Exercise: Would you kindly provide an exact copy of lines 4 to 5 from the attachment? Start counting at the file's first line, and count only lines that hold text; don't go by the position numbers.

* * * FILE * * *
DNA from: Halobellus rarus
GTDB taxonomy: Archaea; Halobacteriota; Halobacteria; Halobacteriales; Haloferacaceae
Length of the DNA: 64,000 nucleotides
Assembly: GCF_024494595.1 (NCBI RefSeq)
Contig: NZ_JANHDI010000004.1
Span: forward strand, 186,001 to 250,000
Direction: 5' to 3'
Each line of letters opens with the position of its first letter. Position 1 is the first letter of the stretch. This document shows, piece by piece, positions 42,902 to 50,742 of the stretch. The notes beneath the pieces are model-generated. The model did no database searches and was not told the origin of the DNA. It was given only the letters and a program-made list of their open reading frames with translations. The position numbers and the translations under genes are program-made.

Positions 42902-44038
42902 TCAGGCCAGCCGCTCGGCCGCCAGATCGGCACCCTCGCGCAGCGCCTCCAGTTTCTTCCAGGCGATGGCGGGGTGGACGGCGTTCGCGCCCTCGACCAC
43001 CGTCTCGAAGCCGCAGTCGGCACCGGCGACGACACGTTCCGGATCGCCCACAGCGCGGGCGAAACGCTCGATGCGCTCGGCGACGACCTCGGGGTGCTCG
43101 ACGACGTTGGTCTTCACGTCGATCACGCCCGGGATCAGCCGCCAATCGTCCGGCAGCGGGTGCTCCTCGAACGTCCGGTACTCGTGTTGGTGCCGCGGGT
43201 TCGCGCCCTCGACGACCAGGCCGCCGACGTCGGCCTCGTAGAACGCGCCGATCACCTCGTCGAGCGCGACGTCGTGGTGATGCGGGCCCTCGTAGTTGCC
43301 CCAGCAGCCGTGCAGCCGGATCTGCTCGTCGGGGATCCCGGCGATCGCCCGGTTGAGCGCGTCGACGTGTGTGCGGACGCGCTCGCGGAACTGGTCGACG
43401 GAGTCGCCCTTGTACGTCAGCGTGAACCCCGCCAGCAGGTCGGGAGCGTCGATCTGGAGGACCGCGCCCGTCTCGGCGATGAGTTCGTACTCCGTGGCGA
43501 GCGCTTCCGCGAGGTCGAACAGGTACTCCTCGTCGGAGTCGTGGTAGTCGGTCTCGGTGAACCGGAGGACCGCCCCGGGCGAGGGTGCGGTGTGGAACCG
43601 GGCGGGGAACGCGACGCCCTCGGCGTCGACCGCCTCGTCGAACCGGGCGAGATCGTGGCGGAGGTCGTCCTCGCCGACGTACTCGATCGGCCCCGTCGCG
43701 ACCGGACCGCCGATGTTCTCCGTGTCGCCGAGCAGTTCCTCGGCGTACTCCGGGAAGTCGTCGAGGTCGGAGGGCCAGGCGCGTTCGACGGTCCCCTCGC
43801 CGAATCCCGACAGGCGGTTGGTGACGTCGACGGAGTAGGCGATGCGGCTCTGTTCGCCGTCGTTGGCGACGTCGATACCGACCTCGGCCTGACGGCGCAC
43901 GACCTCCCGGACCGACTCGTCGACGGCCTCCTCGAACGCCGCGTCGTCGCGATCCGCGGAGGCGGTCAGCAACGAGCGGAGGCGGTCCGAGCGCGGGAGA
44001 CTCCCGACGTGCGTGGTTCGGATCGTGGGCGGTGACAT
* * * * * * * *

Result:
Assembly: GCF_024494595.1 (NCBI RefSeq)
Contig: NZ_JANHDI010000004.1